According to a May 2012 McKinsey & Company consumer shopper and insight report, the functional nutrition category—including vitamin nutrition as supplements and in fortified foods and beverages—is a $225–275 billion industry.
What’s more, a recent Nutrition Business Journal report indicated vitamin sales in the direct selling channel grew about 10 percent to $1.6 billion in 2011, accounting for about 35 percent of all supplement sales, which represents a huge market share. And condition-specific vitamin supplements are helping to lead the way. With one baby boomer turning 60 years old every 7.5 seconds, maintaining brain health has become extremely top of mind. B vitamins as well as other ingredients such as DHA omega-3 are just some of the nutrients used to support brain health. (NBJ, Volume XVII | No. 4 | April 2012).
The history of vitamins dates back to 1912 when the Polish-American biochemist Casimir Funk isolated the first vitamin (B1 from rice bran. At that time, European rice hulling machines were brought to Asia to process rice. However, the hulling process stripped the rice of vital nutritional elements. As a consequence, new health problems began emerging among people that relied on de-hulled rice as a staple food.
Funk realized that a compound inside rice bran was essential. He gave the newly discovered substance the name vitamine—a combination of vita (Latin for “life”) and amine (nitrogen compound).
For 100 years the word vitamin has been an umbrella term for a group of essential micronutrients that play a range of important roles in our bodies. Most vitamins must be obtained from the diet, classifying them as “essential.” When intake is inadequate, vitamin deficiency disorders occur. Vitamins are present in food in minute quantities compared to the macronutrients protein, carbohydrates and fat.
While the benefits of each vitamin remain consistent, the delivery methods are evolving, creating more and more opportunities for direct sellers. Innovation paves the way to make it easier and more convenient for families to get the recommended daily amounts of vitamins. There are new delivery applications, including:
- vegetarian softgels
- sprinkle packs
Vitamins can even be disguised in traditionally indulgent foods such as chocolates. For instance, there are chocolate truffles on the market fortified with folic acid (one of the B vitamins) for pregnant women. So, while not your typical delivery system for vitamins, fortified foods such as chocolates can help to increase consumer compliance and improve nutrient intake.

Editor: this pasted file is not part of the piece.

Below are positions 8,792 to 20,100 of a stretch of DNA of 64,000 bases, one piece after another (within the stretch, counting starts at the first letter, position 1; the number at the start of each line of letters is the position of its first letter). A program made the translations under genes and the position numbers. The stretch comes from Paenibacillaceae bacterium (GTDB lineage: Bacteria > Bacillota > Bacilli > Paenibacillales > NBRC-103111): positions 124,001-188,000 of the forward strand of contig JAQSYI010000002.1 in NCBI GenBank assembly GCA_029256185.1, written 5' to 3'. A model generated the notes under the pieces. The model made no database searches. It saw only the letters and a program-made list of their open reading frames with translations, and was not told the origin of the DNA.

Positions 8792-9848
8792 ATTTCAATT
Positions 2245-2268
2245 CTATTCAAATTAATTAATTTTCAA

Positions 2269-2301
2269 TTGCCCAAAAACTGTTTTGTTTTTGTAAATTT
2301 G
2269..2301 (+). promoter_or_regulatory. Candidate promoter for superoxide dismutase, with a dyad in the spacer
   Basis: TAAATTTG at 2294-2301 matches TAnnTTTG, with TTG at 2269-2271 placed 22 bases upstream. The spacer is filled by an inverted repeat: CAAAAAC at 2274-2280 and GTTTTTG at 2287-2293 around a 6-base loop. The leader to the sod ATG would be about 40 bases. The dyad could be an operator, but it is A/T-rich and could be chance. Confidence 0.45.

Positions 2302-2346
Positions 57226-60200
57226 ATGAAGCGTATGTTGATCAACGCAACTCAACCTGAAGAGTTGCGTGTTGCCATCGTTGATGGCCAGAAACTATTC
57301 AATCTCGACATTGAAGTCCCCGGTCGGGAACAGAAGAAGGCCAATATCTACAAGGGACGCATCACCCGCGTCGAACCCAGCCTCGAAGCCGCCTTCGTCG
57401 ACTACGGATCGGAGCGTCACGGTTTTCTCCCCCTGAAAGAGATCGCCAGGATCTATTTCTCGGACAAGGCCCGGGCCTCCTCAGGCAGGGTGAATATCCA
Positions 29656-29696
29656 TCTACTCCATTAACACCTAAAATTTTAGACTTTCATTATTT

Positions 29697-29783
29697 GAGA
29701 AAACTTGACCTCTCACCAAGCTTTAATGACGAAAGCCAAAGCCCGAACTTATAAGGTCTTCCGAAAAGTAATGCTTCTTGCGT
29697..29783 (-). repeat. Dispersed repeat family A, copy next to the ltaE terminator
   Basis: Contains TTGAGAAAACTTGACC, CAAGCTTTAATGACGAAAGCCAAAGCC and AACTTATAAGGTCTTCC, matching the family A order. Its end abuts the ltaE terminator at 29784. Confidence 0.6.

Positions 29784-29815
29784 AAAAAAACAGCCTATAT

Consumers also want assurance that the supplements or fortified foods and beverages they buy are safe and effective and composed of ingredients that are sustainably sourced. With such high expectations, direct selling companies provide a credible competitive advantage and should look for innovative supplier partners that can develop new applications to help boost consumer compliance while delivering high-quality and traceable ingredients. Working with an ingredient supplier/manufacturer that is knowledgeable in the product development process adds value to the partnership, and most important, to the end product.
Consumers want assurance that the supplements or fortified foods and beverages they buy are safe and effective.
Direct selling companies considering capturing a share of this market should use the following checklist when partnering with an ingredient supplier to ensure development of a quality product:
» Traceability: It’s important to understand where the ingredients you purchase come from. Not all ingredients are produced with the same quality controls in place. » Bioavailability: Perform bioavailability studies or make sure the ingredient supplier can provide you with bioavailability studies on their ingredients. This will ensure that the ingredients can be efficiently absorbed by the body. » Technical Assistance and Scientific Support: Many ingredient suppliers have in-house technical and scientific support teams that are accessible to its customers. It’s important to inquire about technical assistance and scientific support so that you get the full benefits of your partnership. » Regulatory Knowledge: This area is critical and essential. Have a dedicated team focused on staying up to date on the regulatory environment. » Education, Marketing and Communications Support: Develop educational and other marketing material that clearly articulates the health benefits of your products.
As we celebrate a century of vitamins, we are cognizant of the tremendous scientific accomplishments that helped us get to where we are today in a relatively short period of time, but we also need to be motivated to increase awareness of the importance of vitamin intake on a global level. Nutritional supplements have certainly become a major category of products sold through the direct selling channel, which provides the opportunity to tell the story behind the products. The outlook for the future is very promising!
Michael McBurney, Ph.D., is Head of Scientific Affairs, DSM Nutritional Products—a global health and nutrition company, driving science, innovation, and supply of vitamin, omega-3 fats and nutrients throughout the world. DSM Nutritional Products features a dedicated supplements lab as well as dairy, bread and beverage labs. DSM has experienced marketing, scientific affairs and regulatory teams who are available to assist companies with label claims and offer insight into the global regulatory status of ingredients, as needed.